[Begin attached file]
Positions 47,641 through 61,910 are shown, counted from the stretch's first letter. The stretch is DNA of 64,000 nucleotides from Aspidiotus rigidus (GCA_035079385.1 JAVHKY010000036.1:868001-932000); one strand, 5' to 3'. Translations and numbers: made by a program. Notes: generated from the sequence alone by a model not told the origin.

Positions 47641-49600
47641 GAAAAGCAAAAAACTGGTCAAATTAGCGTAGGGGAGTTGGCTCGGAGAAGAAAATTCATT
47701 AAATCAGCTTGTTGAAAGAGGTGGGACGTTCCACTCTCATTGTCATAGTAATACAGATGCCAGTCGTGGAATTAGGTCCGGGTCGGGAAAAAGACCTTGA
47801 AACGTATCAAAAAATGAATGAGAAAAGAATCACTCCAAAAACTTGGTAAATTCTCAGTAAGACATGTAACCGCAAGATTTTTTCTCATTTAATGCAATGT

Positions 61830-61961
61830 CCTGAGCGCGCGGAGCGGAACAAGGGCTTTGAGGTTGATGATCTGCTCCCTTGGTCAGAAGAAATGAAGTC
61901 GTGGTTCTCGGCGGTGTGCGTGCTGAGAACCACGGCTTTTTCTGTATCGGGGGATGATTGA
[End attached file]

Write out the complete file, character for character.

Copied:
Positions 47,641 through 61,910 are shown, counted from the stretch's first letter. The stretch is DNA of 64,000 nucleotides from Aspidiotus rigidus (GCA_035079385.1 JAVHKY010000036.1:868001-932000); one strand, 5' to 3'. Translations and numbers: made by a program. Notes: generated from the sequence alone by a model not told the origin.

Positions 47641-49600
47641 GAAAAGCAAAAAACTGGTCAAATTAGCGTAGGGGAGTTGGCTCGGAGAAGAAAATTCATT
47701 AAATCAGCTTGTTGAAAGAGGTGGGACGTTCCACTCTCATTGTCATAGTAATACAGATGCCAGTCGTGGAATTAGGTCCGGGTCGGGAAAAAGACCTTGA
47801 AACGTATCAAAAAATGAATGAGAAAAGAATCACTCCAAAAACTTGGTAAATTCTCAGTAAGACATGTAACCGCAAGATTTTTTCTCATTTAATGCAATGT

Positions 61830-61961
61830 CCTGAGCGCGCGGAGCGGAACAAGGGCTTTGAGGTTGATGATCTGCTCCCTTGGTCAGAAGAAATGAAGTC
61901 GTGGTTCTCGGCGGTGTGCGTGCTGAGAACCACGGCTTTTTCTGTATCGGGGGATGATTGA